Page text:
Hence he was the more inclined to propose a departure from the Hall if it could possibly be arranged satisfactorily in a pecuniary point of view. The pecuniary point of view, however, in which Henry was compelled to look at the subject, was an important and a troublesome one.
We have already hinted at the very peculiar state of the finances of the family; and, in fact, although the income derivable from various sources ought to have been amply sufficient to provide Henry, and those who were dependent upon him, with a respectable livelihood, yet it was nearly all swallowed up by the payment of regular instalments upon family debts incurred by his father. And the creditors took great credit to themselves that they allowed of such an arrangement, instead of sweeping off all before them, and leaving the family to starve.
The question, therefore, or, at all events, one of the questions, now was, how far would a departure from the Hall of him, Henry, and the other branches of the family, act upon that arrangement?
During a very few minutes’ consideration, Henry, with the frank and candid disposition which was so strong a characteristic of his character, made up his mind to explain all this fully to Charles Holland and his uncle.
When once he formed such a determination he was not likely to be slow in carrying it into effect, and no sooner, then, were the whole of them seated in the small oaken parlour than he made an explicit statement of his circumstances.
“But,” said Mr. Marchdale, when he had done, “I cannot see what right your creditors have to complain of where you live, so long as you perform your contract to them.”
“True; but they always expected me, I knew, to remain at the Hall, and if they chose, why, of course, at any time, they could sell off the whole property for what it would fetch, and pay themselves as far as the proceeds would go. At all events, I am quite certain there could be nothing at all left for me.”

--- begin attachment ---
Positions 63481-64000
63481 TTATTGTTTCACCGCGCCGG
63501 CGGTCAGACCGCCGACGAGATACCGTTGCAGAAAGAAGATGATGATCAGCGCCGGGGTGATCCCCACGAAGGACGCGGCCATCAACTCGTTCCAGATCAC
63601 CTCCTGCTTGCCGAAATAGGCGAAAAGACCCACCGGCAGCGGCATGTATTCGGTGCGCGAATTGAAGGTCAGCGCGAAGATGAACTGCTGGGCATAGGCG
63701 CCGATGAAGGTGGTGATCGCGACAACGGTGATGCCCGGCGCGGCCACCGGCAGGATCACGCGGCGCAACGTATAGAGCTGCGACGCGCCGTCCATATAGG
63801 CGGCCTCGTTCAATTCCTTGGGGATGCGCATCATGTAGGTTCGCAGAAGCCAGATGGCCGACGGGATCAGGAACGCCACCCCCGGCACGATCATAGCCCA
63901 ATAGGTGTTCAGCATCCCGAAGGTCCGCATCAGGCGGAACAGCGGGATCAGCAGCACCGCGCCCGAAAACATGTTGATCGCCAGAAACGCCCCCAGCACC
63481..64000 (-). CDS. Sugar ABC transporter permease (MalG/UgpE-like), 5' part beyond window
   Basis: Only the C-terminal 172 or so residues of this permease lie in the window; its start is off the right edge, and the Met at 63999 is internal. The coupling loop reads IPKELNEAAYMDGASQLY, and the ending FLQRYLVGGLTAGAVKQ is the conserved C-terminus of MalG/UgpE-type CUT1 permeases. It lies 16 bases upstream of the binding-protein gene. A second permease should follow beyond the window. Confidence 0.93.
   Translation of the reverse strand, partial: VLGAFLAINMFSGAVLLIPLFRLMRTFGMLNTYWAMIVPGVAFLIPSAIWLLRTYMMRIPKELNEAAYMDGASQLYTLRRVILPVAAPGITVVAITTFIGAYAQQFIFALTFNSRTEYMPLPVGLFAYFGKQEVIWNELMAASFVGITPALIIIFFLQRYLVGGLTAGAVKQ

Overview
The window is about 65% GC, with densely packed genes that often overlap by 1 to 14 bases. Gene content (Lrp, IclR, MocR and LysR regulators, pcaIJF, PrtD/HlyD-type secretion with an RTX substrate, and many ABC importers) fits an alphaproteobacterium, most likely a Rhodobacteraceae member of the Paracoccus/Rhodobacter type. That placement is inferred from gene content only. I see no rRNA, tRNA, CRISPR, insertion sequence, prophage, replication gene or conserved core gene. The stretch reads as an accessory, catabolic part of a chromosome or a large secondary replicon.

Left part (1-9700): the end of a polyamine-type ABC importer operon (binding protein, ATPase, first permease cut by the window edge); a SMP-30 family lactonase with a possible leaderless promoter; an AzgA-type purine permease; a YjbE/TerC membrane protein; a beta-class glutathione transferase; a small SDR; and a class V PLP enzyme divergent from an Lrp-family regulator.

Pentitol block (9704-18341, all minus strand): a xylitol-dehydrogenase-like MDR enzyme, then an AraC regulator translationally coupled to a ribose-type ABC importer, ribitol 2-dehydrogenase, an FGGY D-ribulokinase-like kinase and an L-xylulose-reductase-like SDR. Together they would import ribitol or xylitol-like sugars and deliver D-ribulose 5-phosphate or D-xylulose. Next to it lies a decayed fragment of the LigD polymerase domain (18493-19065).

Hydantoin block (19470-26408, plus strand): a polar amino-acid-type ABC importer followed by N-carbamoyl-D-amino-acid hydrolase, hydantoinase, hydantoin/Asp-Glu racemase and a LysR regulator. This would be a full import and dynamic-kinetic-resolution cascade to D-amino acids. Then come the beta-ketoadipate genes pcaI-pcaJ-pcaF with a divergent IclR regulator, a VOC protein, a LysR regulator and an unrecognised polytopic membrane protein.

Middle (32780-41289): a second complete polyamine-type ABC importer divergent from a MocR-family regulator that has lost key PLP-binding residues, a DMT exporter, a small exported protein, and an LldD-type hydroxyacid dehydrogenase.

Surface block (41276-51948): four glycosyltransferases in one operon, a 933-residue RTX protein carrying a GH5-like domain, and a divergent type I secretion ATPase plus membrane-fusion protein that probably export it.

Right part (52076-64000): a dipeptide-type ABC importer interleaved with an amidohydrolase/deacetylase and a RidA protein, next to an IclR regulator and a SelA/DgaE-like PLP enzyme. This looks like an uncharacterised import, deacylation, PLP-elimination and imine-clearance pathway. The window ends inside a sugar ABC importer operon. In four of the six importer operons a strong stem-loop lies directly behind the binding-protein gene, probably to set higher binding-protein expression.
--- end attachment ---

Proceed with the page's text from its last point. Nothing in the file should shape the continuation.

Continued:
“I cannot imagine,” added Mr. Marchdale, “that any men could be so unreasonable.”
“It is scarcely to be borne,” remarked Charles Holland, with more impatience than he usually displayed, “that a whole family are to be put to the necessity of leaving their home for no other reason than the being pestered by such a neighbour as Sir Francis Varney. It makes one impatient and angry to reflect upon such a state of things.”
“And yet they are lamentably true,” said Henry. “What can we do?”
“Surely there must be some sort of remedy.”
“There is but one that I can imagine, and that is one we all alike revolt from. We might kill him.”
“That is out of the question.”
“Of course my impression is that he bears the same name really as myself, and that he is my ancestor, from whom was painted the portrait on the panel.”
“Have circumstances really so far pressed upon you,” said Charles Holland, “as at length to convince you that this man is really the horrible creature we surmise he may be?”